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Infectious Diseases in Obstetrics and Gynecology
Volume 2006 (2006), Article ID 40470, 5 pages
http://dx.doi.org/10.1155/IDOG/2006/40470
Clinical Study

Epidemiology and Natural History of Human Papillomavirus Infections in the Female Genital Tract

Department of Gynecology and Obstetrics, Emory University School of Medicine, Atlanta 30303, GA, USA

Received 28 November 2005; Accepted 30 November 2005

Copyright © 2006 Kevin A. Ault. This is an open access article distributed under the Creative Commons Attribution License, which permits unrestricted use, distribution, and reproduction in any medium, provided the original work is properly cited.

Abstract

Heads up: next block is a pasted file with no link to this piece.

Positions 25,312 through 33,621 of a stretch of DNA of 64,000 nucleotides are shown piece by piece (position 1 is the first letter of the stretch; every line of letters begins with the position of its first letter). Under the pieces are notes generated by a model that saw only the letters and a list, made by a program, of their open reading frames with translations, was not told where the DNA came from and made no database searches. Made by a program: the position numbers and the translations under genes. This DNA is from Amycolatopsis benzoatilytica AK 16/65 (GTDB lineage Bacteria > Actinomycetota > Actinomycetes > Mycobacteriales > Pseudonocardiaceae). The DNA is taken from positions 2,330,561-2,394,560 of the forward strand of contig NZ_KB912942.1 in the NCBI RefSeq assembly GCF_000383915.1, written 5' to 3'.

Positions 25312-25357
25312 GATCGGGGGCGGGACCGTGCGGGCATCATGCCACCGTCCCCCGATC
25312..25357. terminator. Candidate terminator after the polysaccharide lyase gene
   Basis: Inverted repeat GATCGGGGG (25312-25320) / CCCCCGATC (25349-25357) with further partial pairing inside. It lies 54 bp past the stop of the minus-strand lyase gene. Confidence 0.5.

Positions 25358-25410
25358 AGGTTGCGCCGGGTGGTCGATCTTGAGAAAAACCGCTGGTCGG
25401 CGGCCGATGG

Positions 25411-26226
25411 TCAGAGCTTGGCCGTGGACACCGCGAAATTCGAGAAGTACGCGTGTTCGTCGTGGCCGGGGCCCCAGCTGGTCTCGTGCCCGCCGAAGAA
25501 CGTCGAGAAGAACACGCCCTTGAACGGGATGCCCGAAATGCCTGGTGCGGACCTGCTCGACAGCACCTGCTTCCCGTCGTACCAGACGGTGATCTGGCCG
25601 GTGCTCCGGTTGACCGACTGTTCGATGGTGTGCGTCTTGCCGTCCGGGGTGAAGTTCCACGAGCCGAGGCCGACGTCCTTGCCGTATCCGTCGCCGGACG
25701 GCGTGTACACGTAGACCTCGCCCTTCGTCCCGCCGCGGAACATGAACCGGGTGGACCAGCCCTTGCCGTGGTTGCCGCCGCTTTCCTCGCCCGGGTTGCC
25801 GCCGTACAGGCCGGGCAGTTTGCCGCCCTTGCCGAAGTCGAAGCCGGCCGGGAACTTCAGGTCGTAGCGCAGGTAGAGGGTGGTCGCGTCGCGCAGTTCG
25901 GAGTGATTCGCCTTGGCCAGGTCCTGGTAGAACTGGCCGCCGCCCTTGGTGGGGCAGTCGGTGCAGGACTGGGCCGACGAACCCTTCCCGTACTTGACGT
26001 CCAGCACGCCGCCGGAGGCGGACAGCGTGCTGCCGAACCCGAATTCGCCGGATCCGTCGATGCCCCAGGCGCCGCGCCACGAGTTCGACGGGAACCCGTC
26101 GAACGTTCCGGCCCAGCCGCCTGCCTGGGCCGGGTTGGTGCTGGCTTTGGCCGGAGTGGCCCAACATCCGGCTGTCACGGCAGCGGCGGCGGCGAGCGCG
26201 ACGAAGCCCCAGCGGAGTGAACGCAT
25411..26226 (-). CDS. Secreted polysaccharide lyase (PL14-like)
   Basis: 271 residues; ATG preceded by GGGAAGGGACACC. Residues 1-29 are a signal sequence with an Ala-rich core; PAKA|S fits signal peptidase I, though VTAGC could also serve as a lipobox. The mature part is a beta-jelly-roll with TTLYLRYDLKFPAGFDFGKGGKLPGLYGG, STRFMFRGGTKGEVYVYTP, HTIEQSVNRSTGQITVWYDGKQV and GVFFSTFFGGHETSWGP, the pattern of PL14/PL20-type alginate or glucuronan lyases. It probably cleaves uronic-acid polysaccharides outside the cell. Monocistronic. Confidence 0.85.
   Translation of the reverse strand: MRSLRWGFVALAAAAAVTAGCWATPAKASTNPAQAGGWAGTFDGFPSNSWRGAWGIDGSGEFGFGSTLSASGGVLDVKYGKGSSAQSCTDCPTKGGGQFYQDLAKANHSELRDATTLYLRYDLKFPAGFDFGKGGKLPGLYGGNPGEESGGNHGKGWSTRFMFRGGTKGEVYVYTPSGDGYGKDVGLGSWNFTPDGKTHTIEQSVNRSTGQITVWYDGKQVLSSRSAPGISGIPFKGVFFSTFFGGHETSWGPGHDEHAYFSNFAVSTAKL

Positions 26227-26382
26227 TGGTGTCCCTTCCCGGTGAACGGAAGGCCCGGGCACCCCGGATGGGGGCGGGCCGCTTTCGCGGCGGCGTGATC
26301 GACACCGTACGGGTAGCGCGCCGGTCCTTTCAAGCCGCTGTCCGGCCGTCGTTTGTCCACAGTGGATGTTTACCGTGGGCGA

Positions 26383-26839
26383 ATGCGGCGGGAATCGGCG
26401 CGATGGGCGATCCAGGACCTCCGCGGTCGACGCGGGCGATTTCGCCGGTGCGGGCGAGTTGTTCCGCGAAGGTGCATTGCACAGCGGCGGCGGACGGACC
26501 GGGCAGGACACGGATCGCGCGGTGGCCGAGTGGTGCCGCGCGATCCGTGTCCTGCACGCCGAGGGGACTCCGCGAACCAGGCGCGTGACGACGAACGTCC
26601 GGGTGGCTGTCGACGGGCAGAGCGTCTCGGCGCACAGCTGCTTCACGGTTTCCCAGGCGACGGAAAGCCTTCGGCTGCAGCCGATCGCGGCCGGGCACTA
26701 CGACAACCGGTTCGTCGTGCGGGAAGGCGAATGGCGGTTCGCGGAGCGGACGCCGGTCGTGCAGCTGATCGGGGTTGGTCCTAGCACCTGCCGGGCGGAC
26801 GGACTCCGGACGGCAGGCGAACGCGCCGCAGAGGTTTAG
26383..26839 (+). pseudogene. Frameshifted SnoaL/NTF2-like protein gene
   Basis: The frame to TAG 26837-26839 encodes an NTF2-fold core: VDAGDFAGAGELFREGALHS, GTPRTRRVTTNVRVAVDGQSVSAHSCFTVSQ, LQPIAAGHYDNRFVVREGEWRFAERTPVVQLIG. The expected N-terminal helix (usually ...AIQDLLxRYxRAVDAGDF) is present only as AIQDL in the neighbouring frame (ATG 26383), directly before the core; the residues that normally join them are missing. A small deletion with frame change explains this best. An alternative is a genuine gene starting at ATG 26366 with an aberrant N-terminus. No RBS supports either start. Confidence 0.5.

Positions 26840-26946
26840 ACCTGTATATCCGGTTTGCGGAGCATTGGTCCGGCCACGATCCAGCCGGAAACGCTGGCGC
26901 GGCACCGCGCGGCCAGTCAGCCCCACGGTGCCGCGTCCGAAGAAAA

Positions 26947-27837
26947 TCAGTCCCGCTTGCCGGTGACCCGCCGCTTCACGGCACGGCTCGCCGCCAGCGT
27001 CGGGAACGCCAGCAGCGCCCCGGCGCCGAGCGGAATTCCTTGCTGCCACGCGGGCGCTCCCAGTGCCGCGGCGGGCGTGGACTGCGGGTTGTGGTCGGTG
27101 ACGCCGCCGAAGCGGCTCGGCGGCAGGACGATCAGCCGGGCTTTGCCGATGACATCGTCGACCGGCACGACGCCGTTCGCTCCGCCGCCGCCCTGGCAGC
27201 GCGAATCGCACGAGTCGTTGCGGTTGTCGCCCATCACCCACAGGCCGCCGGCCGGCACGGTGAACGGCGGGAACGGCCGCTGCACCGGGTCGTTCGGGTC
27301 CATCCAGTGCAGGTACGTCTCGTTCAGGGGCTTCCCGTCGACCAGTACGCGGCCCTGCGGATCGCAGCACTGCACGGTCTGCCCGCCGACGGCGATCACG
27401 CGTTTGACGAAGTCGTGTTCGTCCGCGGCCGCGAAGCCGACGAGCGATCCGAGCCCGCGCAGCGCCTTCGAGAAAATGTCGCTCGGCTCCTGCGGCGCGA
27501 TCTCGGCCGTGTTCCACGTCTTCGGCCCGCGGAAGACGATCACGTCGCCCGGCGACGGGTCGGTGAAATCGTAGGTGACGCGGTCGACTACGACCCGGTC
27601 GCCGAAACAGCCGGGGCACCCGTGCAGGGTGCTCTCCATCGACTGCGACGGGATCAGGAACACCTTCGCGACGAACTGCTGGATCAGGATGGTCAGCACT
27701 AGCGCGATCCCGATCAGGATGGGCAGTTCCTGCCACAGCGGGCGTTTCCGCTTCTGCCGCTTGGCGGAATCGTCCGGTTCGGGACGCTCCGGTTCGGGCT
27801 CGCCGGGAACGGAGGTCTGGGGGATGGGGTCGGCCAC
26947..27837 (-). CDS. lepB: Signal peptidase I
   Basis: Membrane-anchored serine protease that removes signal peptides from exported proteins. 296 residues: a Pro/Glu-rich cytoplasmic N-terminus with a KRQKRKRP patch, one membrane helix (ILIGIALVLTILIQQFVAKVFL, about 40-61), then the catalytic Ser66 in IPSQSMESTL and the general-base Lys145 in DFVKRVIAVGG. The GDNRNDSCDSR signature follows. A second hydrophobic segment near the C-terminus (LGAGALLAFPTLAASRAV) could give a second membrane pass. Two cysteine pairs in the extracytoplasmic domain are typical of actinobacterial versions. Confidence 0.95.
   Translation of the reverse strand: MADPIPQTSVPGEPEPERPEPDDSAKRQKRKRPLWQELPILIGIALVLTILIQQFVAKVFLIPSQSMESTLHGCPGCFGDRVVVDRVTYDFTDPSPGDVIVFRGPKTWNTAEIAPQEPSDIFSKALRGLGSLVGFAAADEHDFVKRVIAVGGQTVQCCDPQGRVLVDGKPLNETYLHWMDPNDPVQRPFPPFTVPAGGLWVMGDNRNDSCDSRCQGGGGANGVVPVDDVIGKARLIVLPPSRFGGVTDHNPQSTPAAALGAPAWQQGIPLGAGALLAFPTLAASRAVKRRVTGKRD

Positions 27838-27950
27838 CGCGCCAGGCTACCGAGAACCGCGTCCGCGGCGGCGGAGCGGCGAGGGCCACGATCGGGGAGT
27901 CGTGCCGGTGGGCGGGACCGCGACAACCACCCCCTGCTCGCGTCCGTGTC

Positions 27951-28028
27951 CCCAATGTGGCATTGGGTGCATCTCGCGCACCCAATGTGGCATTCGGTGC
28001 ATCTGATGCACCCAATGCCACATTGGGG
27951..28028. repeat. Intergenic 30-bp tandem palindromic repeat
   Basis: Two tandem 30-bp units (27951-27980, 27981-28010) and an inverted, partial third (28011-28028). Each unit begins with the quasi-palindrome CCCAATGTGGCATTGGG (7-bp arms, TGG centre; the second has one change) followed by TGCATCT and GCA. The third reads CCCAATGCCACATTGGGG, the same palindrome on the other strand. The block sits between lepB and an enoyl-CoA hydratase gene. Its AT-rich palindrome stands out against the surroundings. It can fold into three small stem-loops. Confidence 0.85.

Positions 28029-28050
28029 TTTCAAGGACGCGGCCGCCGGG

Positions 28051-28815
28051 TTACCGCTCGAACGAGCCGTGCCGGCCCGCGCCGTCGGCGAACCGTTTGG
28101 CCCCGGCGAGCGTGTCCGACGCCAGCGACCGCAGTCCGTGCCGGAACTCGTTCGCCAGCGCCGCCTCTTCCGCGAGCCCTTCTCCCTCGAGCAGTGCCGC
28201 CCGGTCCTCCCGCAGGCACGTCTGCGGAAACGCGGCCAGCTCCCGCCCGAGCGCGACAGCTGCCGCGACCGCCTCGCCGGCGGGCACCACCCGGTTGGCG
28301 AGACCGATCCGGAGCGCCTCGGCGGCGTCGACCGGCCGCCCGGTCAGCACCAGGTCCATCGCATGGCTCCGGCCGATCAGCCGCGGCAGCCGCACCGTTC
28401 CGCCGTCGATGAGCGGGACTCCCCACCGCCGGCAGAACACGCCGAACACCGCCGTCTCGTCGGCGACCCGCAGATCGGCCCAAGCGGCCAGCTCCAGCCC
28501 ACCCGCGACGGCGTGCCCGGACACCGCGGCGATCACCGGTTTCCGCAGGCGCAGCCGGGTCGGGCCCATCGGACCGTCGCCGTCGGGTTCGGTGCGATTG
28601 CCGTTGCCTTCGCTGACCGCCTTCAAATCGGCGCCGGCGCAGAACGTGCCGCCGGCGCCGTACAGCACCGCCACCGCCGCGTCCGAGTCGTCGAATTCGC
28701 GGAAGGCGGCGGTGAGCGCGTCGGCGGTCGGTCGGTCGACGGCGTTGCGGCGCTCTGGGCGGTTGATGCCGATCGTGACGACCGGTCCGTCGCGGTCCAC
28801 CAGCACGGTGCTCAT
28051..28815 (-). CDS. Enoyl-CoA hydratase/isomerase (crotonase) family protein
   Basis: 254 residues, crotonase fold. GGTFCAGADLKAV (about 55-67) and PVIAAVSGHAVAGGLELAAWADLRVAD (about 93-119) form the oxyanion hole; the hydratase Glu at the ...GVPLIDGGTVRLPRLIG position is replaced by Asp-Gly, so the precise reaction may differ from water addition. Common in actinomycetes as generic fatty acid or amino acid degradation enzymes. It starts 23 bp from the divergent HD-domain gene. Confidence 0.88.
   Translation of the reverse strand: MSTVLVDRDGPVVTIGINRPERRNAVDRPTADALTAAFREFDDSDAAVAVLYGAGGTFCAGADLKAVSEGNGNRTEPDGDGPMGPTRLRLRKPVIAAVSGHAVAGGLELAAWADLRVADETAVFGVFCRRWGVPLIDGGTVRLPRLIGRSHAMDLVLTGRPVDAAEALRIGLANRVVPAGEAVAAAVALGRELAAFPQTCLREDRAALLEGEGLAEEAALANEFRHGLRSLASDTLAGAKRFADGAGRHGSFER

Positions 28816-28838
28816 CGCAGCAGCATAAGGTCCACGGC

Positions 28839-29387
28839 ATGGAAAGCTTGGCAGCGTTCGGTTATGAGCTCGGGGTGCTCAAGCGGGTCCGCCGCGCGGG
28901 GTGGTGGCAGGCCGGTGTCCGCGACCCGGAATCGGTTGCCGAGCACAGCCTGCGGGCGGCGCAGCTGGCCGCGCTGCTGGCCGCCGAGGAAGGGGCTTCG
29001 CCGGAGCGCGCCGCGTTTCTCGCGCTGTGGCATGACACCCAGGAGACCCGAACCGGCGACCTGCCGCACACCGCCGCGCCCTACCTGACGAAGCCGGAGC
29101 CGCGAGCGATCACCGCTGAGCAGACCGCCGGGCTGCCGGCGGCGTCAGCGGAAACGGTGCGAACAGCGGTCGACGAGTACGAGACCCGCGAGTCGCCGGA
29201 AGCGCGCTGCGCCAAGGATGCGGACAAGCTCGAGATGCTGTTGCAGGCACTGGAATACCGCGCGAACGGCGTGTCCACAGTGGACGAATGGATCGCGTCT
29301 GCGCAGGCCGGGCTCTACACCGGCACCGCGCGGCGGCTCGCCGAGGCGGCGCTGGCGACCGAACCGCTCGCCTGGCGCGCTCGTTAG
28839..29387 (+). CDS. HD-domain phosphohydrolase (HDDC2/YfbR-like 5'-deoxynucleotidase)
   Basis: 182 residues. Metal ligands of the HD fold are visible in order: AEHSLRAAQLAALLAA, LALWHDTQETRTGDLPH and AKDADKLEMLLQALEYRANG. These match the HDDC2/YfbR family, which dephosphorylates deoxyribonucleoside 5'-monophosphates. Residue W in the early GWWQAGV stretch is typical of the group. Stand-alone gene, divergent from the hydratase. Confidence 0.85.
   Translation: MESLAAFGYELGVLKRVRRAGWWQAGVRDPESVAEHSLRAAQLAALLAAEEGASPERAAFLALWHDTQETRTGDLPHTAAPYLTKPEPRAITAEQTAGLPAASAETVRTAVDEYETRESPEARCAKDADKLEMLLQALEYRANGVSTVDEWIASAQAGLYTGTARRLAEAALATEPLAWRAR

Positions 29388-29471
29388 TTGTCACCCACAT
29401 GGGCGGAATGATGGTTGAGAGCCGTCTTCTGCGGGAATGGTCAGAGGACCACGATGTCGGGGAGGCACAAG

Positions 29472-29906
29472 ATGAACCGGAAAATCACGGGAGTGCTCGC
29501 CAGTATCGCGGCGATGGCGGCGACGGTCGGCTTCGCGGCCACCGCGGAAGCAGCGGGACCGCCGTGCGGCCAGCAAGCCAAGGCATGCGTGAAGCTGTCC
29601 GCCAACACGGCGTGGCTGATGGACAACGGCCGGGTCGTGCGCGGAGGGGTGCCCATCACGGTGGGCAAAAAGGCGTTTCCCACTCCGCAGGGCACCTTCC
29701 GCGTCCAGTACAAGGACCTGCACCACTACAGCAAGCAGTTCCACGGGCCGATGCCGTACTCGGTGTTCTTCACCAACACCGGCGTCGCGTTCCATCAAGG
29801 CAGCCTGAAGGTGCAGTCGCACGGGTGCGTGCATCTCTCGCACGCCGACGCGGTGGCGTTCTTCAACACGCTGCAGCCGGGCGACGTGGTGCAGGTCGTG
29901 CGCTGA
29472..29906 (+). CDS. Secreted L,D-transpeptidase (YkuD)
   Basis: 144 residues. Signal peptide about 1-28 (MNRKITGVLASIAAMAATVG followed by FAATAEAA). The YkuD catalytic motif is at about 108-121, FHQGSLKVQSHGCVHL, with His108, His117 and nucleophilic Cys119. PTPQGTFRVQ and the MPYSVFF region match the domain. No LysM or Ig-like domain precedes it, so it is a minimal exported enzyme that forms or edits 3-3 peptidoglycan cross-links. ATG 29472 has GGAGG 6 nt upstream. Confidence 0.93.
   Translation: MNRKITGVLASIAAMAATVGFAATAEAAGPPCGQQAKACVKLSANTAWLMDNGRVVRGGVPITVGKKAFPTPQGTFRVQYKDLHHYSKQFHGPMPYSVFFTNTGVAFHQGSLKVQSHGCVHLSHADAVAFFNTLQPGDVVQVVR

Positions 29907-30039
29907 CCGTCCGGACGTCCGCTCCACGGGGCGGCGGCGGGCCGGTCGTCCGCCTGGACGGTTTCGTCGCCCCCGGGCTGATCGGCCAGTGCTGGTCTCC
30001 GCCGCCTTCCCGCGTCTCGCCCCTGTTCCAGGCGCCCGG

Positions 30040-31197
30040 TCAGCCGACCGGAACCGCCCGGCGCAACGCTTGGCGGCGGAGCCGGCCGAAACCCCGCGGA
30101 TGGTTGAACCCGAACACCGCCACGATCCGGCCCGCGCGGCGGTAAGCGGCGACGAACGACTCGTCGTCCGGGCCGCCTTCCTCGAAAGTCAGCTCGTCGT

Human papillomavirus (HPV) is the most common newly diagnosed sexually transmitted infection in the United States. Although the majority of sexually active adults will be infected with HPV at least once in their lives, it is sexually active women less than 25 years of age who consistently have the highest rates of infection. Besides youth and gender, common risk factors for HPV infection and clinical sequelae of infection include high number of sexual partners and coinfection with Chlamydia trachomatis or herpes simplex virus. Most HPV infections are cleared by the immune system and do not result in clinical complications. Clinical sequelae in cases of low-risk HPV infection consist of genital warts, and clinical manifestations of high-risk HPV infection include abnormal Pap test results, low-grade squamous intraepithelial lesions (LSIL), high-grade squamous intraepithelial lesions (HSIL), and cervical cancer. LSIL, HSIL, and cervical cancer carry significant morbidity and/or mortality; genital warts and abnormal Pap test results are often significant sources of psychosocial distress. Currently, there are neither effective means of preventing HPV transmission nor cures for clinical manifestations: infection can only be prevented via complete sexual abstinence, while treatment for clinical sequelae such as genital warts and cytologic abnormalities consists of removing the problematic cells and watching for recurrence; this method consumes significant health care resources and is costly. New prophylactic HPV vaccines promise to dramatically reduce the incidence of HPV infection, genital warts, and cytologic abnormalities.